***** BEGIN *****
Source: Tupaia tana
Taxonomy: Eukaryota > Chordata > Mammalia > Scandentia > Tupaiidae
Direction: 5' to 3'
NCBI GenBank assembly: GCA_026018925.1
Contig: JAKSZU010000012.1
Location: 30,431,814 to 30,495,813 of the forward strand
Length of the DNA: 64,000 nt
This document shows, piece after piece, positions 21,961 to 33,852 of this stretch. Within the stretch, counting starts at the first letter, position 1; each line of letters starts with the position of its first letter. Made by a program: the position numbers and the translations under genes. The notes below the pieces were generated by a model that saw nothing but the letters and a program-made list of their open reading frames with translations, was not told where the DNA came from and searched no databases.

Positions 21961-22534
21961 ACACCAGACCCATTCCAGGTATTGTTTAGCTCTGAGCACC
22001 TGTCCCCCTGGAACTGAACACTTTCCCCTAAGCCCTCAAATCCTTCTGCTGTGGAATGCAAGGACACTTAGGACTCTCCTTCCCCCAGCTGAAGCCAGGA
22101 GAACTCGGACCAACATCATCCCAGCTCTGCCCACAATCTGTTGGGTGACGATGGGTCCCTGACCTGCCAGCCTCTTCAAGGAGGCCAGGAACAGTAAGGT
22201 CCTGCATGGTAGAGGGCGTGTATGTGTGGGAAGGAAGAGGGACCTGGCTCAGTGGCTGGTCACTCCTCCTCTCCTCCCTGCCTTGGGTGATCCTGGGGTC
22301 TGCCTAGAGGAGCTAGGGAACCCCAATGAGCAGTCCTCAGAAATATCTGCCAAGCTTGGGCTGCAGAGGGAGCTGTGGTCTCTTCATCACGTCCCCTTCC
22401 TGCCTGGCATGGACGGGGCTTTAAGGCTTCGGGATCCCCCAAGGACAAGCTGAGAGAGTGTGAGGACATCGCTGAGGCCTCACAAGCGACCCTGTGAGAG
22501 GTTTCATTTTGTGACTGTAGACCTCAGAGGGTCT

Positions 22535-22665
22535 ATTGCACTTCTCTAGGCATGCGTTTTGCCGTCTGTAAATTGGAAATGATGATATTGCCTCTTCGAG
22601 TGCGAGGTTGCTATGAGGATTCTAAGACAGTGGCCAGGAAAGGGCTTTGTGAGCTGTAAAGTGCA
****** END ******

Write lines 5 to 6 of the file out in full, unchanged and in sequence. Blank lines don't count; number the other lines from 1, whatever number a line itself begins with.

Contig: JAKSZU010000012.1
Location: 30,431,814 to 30,495,813 of the forward strand